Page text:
If you intend to go it alone as a tutor you might be able to swing it without any qualifications but you’ll have to work twice as hard getting work. At least to start with. Solo tutoring will require you to do all of your own advertising and job searching. On that basis, you’ll need some knowledge of how that all works and you’d be well advised to build your own website. It’s important to look like a professional and not some loafer off on an extended holiday around Europe.
All good tutors need to possess the same skills as all good teachers*. You need to be good at listening and be adaptable. Individual students will have individual needs, it’s your job to hear what they are saying and react accordingly if things aren’t going to plan. Positivity is a great skill to have, In my entire school life I only had one teacher that was positive, I was 7. He was a diamond, I actually met him in a pub about 20 years later, still a diamond. Anyway, the point is if you are positive and support your students they are much more likely to succeed and possibly drunkenly try to buy you a pint 20 years later. Patience** is a virtue, not everyone learns in the same way or at the same speed. Some people just won’t ever get it, you need to bite your tongue and find a way to make it work. Losing your temper isn’t going to help anyone, it will just get you replaced. Exciting and interesting ways to learn are more likely to keep your students involved so you need a creative streak in you.
*I’m not entirely convinced I’ve ever met one based on these skills.
**Another key skill my teacher had, he was patient enough to listen to me tell him how great a teacher he was in the pub.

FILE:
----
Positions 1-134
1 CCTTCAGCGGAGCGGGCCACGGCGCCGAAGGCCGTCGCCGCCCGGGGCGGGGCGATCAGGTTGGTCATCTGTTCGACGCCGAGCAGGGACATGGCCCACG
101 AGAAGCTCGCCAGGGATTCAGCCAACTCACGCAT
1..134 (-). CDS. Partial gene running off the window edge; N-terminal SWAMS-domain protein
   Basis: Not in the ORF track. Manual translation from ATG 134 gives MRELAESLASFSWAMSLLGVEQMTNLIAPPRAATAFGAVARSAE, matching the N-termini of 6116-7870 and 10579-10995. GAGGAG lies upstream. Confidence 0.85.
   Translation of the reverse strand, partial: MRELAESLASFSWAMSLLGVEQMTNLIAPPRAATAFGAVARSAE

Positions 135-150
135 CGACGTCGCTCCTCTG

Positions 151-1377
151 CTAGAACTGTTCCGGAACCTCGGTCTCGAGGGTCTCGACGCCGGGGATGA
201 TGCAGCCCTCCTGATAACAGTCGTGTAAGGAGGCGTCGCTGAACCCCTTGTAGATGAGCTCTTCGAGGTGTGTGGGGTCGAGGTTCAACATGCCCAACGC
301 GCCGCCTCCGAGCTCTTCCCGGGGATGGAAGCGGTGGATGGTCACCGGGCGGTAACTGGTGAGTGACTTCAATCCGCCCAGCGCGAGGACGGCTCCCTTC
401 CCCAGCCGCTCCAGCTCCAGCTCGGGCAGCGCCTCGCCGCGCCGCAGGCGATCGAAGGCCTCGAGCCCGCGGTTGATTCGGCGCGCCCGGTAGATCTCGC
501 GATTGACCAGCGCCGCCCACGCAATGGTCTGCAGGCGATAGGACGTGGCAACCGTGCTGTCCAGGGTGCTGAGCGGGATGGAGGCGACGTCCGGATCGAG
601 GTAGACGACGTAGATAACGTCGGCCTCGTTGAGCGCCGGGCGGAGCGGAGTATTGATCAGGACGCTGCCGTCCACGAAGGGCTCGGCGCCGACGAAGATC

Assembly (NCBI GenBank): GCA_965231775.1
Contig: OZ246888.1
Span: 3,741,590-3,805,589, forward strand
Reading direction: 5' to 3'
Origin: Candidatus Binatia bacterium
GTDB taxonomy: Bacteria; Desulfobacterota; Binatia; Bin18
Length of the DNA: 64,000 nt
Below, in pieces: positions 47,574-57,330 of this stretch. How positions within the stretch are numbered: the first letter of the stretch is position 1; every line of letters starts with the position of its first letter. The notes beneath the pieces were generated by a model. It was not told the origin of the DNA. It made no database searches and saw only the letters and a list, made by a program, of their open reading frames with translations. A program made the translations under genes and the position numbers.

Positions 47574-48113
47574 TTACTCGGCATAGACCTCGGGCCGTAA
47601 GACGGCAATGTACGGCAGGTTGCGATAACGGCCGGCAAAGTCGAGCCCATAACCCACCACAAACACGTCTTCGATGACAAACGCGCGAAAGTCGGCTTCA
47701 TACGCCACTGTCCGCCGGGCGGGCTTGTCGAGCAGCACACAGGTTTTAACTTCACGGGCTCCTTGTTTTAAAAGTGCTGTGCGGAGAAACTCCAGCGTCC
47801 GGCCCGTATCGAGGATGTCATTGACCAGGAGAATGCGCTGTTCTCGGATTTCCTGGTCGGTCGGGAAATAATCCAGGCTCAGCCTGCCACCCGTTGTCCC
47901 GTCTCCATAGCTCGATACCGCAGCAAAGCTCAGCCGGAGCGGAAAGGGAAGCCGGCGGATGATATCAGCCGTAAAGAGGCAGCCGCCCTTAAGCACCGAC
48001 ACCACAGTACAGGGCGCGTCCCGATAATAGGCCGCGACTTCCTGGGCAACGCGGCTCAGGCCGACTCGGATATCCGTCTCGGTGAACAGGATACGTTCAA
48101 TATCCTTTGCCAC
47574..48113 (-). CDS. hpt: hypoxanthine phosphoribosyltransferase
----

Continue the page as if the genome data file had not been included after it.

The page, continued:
As your work is all virtual you will need pretty basic IT knowledge.
Whilst not entirely the same a lot of classroom-based skills are useful for tutors to have or at least know about. You can read more about that here.
What do I need hardware wise?
The digital nomads standard really. A laptop and a decent internet connection.
Where do I find work?
If you want to try freelance tutoring you can look on freelancer, Upwork and the other freelance websites. To be honest there doesn’t seem to be that many freelance jobs around at the minute. You should advertise your services to everyone and everywhere. Tell people you know, tell people you don’t know. Do whatever you can to get yourself noticed and hired.
How much can I earn?
Really depends on who you work, what you teach and how long a week you are willing to do it for. You can realistically look at charging around $20 – $50 an hour and it’s not beyond the realm of possibility to look at earning around $1000 a month. that should be more than enough to keep you nomading in style for a while.
Always bear in mind any subscription fees that you may have to pay depending on your tutoring agency.
How well does it suit the digital nomad lifestyle?
That really depends on how much you travel. If you are a free spirit that changes country at a drop of a hat and doesn’t like to plan things in advance. This isn’t for you. Your students need some structure when it comes to learning and several of the big companies may expect you to available to work set hours and even on weekends. If you can’t commit to that it will probably be difficult for you to make this work.
However, if you are the type of digital nomad that likes to take their time seeing the world this could be ideal. You can set your own hours, work from practically anywhere in the world and hopefully have a world full of potential minds to mould. The wages of a tutor should be more than enough to live on in the majority of the world, you won’t be living a five-star lifestyle for sure but you won’t need to slum it either.